Any surprises you can tease?
There are a couple songs that I broke out for this next leg which we haven’t played on the whole tour, so there will be a couple surprises if you went to any of the other shows. If you’ve never been to a show, the whole thing’s a surprise. But give you hints? No.

Will you play with Ozzy? READ FULL STORY

Josh Groban speaks on his musical tribute to Kanye West's tweets: The Music Mix Q&A

groban-kanyeIt’s the viral hit of the week: Josh Groban crooning selected bons mots from Kanye West’s Twitter account in his most sonorous tones. Since airing on ABC’s Jimmy Kimmel Live! and being posted on YouTube, the hilarious skit has racked up more than 1.2 million views.

“I’ve been blown away by the response,” Groban tells the Music Mix. We spoke with him today to find out how “Josh Groban’s The Best Tweets of Kanye West” came to be. Hit the jump to see the clip again and read our Q&A. READ FULL STORY

Trent Reznor on his Golden Globe nomination, what's wrong with the Grammys, and what it really means to be 'independent': An EW Q&A

Trent-ReznorNine Inch Nails may be on semi-permanent hiatus, but Trent Reznor—erstwhile prince of sonic darkness, emperor of industrial, master of non-metric measurements—has hardly been sitting on idle hands.

Among other things, the past year saw him forming a new band, How to Destroy Angels; welcoming his first child; and garnering a Golden Globe nomination for his film score for David Fincher’s The Social Network (due on DVD Jan. 11), with longtime collaborator Atticus Ross. Will he be wearing a tux to the Jan. 16 ceremonies in Los Angeles? “For sure,” he says. Does that mean his famously tetchy stance towards industry awards shows has changed? Read on.

ENTERTAINMENT WEEKLY: First off, congratulations on being nominated for a Golden Globe—you are now officially a multi-hyphenate.

TRENT REZNOR: Oh, thank you very much.

How does it feel to be recognized in an area of entertainment you’re not generally known for?

It’s been surprisingly nice to see this stuff go down. I’m really thinking about how to proceed from here, because the experience of working with David Fincher couldn’t have been better. It was just working with a really smart guy with a really smart team that challenged us, the work was rewarding, and it was a cool experience not being the boss for a change, realizing you’re working in a supporting role. David knows what he wants, and when we started this thing I went into it with that in mind—he’s not winging it. [The feedback] wasn’t all “yes yes yes yes great,” there was some back and forth. But it was fun to witness, and it was an education.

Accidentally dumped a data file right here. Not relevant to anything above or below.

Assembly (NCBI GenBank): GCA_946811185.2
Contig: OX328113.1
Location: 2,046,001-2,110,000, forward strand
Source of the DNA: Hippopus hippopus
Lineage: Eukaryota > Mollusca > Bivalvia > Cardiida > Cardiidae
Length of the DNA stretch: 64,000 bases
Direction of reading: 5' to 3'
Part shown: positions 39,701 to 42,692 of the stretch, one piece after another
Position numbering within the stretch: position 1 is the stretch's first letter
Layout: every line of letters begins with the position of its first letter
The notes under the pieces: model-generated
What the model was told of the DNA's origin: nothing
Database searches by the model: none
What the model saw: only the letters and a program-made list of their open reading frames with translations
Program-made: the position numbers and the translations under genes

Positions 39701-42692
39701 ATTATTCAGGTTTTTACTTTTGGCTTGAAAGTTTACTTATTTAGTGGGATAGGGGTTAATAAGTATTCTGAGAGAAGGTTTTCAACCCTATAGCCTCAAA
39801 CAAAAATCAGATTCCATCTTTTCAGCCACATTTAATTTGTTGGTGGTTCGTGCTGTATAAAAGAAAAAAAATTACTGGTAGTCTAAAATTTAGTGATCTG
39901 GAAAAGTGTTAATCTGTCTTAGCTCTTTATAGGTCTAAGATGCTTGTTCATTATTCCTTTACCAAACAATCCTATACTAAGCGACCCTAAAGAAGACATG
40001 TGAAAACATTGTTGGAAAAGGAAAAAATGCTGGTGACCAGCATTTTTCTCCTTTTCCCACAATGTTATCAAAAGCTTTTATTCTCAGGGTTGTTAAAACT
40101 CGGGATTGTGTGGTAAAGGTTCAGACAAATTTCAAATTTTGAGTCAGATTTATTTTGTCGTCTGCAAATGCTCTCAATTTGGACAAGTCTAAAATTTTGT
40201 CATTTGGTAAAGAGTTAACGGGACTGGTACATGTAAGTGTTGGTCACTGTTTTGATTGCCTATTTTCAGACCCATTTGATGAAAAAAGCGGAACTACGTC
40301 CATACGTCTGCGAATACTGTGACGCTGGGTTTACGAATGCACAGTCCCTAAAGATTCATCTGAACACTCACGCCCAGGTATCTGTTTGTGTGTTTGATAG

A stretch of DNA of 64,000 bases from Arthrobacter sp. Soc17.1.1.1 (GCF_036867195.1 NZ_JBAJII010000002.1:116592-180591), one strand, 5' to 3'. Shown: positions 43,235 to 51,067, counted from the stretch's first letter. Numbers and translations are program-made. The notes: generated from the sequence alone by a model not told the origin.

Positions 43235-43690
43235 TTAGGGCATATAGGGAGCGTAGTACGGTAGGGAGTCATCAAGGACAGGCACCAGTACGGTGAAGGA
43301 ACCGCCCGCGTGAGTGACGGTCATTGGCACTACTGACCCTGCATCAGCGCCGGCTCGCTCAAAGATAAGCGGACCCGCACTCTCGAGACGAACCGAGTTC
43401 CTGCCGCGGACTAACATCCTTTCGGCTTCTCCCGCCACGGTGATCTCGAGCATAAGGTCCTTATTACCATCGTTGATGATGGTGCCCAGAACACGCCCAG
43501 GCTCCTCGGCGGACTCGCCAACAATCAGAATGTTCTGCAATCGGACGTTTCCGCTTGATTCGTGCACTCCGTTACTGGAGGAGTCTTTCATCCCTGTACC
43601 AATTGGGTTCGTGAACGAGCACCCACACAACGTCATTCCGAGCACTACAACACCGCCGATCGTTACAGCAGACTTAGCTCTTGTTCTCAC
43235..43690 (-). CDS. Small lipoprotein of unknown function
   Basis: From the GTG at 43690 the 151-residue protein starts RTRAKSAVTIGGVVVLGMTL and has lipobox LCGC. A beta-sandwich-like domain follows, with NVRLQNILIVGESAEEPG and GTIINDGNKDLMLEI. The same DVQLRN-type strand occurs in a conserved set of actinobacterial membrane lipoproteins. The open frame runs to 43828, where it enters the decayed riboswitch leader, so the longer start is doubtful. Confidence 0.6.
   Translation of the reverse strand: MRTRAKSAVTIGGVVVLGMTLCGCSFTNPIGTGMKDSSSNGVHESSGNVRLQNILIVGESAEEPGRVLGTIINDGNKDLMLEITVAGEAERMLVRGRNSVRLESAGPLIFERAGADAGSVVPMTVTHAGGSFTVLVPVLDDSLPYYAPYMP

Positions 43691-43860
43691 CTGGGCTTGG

His next project of course is The Girl With the Dragon Tattoo, and I’m sure that movie needs a soundtrack, too. You seem like you might be a good candidate…

[Benevolent pause] Well, we’ll see how that plays out.

On a sadder note, we were speaking about what’s on your iPod [for a piece in this week’s EW print issue], and you mentioned [legendary experimental outfit] Coil, which I’m guessing may be in part because of a recent death

Yes. I just lost a dear friend, Peter Christopherson. We’ve known each other over the years to varying degrees, and I reached out to him this spring, because I wanted to make sure that it was OK that I pilfer the name to use for my new band because a) I love Coil and b) I just thought that was a really cool name, and I wanted to get his blessing on that before I moved forward, so we touched base. He had stayed with me in New Orleans for a while back in the mid to late ’90s, and I always had an immense amount of respect for the guy, not only as a musician but as an artist. He has a very big influence on my life; he did some videos for us way back, and I was just really saddened to hear about his passing.

I only heard that he died in his sleep, no other details… READ FULL STORY

Avril Lavigne talks about her new album, (sort of) working with Rihanna, and where she'll be New Years Eve: An EW Q&A

Avril-LavigneImage Credit: Jason LaVeris/FilmMagic.comWhen EW last talked to Avril Lavigne in July 2009, the Canadian pop-punk star spoke happily of collaborating with her then-husband, Sum 41 frontman Deryck Whibley, on her fourth album, scheduled for release that November.